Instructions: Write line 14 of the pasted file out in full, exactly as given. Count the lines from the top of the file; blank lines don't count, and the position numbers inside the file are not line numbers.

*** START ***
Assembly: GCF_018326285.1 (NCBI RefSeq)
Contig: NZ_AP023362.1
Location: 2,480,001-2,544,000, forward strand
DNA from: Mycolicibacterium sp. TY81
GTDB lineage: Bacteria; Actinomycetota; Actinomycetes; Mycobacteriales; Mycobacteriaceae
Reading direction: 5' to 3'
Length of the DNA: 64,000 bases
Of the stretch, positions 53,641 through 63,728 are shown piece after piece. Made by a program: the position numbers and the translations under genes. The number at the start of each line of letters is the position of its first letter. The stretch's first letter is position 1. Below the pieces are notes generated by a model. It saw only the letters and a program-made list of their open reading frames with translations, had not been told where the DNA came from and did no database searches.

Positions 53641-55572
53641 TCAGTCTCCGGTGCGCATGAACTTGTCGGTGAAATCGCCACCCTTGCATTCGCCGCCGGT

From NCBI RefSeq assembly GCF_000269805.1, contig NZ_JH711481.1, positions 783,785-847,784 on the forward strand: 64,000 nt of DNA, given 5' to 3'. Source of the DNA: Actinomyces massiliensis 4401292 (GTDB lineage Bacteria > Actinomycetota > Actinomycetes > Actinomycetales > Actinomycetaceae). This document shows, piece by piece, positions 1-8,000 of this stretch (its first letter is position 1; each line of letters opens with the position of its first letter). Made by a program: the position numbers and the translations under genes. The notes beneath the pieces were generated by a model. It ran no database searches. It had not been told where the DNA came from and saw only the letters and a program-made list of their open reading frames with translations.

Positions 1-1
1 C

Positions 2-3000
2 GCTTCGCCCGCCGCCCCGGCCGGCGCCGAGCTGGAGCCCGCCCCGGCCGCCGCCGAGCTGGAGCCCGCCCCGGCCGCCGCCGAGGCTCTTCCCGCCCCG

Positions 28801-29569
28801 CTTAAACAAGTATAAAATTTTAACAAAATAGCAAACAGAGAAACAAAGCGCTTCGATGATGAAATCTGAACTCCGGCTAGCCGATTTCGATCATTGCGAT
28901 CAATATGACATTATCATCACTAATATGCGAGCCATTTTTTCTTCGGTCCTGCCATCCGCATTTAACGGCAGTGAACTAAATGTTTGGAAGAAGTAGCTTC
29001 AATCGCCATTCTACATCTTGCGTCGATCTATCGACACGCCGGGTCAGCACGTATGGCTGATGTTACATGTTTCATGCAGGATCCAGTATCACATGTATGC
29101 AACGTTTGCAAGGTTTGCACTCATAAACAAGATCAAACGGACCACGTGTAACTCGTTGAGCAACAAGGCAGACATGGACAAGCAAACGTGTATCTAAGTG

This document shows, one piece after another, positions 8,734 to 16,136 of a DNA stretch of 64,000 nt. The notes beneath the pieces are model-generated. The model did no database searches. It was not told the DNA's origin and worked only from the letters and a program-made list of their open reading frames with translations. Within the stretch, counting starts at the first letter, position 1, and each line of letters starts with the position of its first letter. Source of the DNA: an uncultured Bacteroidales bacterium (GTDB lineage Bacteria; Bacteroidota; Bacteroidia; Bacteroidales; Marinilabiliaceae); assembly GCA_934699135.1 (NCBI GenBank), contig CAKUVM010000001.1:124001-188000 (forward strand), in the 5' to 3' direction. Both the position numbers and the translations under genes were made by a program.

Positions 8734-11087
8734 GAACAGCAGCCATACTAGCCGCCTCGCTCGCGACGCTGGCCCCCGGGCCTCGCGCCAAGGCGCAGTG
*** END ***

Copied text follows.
Positions 2-3000